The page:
After faltering at the open, the major indices rebounded into positive territory as investors focused once more on solid corporate earnings performances. A number of banks including Wells Fargo (NYSE:WFC), Morgan Stanley (NYSE:MS), and US Bancorp (NYSE:USB) posted good results for the 2009 third quarter and acted as catalysts for investors to get back into equities.
The spoiler of the session so far, however, was clearly Boeing (NYSE:BA) which registered a big miss in its earnings report. However, this was not sufficient to offset the more upbeat outlook on the economy that the banking results conveyed.
Much attention continues to be directed at the declining value of the U.S. dollar as investors are beginning to mull the long-term impact. Surely, the short-term benefits have been apparent. The fact that the Dow Jones Industrial Average is in the 10,000 area only months after gloom and doom was the pervasive sentiment is in part due to the weak dollar. U.S. assets are now comparatively cheaper for foreign investors, and given the combined impact of the market correction, the investment opportunity proves to be very compelling.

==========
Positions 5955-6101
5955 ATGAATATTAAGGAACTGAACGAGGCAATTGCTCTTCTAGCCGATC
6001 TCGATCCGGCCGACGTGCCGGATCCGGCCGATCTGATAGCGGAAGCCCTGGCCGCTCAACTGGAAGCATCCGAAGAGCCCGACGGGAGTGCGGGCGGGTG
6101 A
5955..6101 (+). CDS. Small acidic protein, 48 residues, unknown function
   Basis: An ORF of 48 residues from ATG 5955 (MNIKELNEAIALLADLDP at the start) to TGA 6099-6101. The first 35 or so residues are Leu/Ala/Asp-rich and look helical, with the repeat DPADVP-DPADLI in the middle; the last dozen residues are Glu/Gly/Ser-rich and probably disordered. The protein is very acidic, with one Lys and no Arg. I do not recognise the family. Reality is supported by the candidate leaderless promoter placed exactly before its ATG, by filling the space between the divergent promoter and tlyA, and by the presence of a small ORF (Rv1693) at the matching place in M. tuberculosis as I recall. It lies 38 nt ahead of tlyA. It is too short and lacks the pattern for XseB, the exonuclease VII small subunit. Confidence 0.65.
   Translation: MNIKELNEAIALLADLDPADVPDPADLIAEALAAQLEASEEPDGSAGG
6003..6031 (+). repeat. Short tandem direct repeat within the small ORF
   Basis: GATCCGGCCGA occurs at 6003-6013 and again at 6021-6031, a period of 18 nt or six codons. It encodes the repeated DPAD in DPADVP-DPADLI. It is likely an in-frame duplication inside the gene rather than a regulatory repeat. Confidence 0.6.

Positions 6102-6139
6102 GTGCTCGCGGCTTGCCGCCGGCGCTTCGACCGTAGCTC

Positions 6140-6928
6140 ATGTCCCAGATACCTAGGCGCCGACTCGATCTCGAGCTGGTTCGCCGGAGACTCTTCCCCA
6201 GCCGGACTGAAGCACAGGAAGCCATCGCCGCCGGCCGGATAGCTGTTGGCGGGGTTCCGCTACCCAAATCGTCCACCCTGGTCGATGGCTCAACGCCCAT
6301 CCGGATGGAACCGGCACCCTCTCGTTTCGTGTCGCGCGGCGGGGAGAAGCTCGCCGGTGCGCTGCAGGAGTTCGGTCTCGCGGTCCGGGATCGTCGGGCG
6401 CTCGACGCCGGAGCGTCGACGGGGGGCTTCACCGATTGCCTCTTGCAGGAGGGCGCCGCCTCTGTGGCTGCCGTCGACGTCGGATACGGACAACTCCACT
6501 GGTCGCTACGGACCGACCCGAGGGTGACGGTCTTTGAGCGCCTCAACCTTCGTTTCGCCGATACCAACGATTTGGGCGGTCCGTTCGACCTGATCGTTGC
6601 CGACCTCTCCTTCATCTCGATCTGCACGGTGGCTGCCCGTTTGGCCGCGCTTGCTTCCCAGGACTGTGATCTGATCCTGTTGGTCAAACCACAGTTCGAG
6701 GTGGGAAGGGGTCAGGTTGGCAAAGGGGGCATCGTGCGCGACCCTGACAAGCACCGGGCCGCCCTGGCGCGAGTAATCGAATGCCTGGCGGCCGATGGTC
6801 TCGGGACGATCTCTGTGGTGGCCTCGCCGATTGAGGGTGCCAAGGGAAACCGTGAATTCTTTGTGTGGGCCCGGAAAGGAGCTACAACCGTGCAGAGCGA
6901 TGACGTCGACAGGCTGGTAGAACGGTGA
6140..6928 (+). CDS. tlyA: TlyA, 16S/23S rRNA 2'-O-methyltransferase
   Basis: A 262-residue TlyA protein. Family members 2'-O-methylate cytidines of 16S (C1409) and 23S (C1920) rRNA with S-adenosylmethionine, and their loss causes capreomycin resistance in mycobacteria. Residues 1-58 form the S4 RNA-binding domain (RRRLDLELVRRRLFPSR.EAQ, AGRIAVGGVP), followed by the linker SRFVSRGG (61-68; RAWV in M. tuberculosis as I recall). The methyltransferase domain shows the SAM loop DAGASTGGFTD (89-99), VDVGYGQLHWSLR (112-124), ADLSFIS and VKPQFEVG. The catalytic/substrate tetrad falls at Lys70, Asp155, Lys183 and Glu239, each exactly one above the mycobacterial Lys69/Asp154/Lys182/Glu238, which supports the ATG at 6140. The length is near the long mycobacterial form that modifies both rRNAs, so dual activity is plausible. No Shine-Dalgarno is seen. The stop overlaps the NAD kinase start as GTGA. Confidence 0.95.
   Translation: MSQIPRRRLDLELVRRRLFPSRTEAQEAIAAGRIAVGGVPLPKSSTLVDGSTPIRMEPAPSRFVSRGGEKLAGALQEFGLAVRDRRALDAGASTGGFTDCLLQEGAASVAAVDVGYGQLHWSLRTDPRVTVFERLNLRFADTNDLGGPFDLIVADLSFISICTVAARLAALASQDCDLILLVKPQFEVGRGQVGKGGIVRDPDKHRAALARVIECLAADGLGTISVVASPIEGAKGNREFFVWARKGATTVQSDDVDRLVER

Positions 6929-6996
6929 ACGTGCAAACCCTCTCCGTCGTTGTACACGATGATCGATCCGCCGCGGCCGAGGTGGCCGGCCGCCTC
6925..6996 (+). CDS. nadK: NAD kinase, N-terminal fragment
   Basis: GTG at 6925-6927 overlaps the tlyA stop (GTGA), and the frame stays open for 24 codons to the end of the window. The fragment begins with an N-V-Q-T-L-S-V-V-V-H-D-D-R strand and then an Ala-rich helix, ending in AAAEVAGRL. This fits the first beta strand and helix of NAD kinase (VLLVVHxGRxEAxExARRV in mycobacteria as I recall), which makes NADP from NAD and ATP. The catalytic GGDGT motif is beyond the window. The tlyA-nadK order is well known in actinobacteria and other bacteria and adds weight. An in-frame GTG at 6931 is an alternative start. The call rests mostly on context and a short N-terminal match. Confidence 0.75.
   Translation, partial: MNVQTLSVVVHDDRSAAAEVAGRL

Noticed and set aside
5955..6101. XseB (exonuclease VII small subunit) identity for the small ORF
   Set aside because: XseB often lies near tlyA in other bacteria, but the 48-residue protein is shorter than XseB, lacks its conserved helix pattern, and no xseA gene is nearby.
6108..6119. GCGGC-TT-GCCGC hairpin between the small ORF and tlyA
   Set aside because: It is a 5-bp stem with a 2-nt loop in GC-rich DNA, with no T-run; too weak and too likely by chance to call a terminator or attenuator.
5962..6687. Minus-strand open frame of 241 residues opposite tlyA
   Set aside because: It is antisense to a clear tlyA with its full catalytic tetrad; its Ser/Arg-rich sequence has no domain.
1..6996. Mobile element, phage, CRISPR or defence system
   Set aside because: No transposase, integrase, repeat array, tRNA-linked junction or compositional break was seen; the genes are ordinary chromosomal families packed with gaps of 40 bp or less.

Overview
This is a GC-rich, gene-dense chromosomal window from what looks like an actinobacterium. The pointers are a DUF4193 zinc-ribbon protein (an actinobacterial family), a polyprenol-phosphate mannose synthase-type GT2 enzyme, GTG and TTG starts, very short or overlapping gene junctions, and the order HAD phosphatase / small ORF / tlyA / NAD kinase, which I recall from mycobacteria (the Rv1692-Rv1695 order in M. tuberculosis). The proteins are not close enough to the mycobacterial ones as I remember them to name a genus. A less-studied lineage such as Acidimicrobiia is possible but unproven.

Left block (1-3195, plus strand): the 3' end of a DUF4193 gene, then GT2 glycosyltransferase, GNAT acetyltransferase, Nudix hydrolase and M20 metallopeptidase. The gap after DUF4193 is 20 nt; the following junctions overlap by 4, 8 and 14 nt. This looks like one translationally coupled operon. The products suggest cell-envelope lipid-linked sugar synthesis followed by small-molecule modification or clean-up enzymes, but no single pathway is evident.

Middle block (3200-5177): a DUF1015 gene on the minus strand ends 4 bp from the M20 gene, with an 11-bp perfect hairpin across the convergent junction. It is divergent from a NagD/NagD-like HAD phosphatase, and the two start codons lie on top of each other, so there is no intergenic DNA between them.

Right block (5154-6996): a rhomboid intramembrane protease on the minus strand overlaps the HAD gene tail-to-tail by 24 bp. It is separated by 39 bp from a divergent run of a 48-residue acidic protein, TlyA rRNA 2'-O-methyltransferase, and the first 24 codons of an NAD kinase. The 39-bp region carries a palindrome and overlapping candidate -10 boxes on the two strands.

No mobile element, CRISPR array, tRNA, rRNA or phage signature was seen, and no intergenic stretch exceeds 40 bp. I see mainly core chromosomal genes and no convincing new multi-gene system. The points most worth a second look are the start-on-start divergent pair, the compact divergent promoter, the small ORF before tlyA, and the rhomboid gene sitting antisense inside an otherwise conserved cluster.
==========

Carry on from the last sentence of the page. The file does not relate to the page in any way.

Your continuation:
However, on the flip side, crude oil prices continue to track upwards as investors flock into the commodity as the dollar weakens. Oil and other commodities have an inverse relationship with the value of the dollar. This is likely going to be a drag on economic performance if energy prices begin once again to soar.
That said, oil is trading up once again today after a technical rally in the dollar in the previous session. The greenback moved down against the euro in particular and as a result, there was a net inflow of capital into the energy-related issues.
A report this morning by the government showing that there was a smaller than expected rise in crude oil stocks also proved to be an upside catalyst for oil. Light, sweet crude oil for November delivery was trading at about $80.81 a barrel on the New York Mercantile Exchange. The next point of resistance for the commodity appears to be in the $82.00 per barrel area.
Afternoon Notes from WSS Research Desk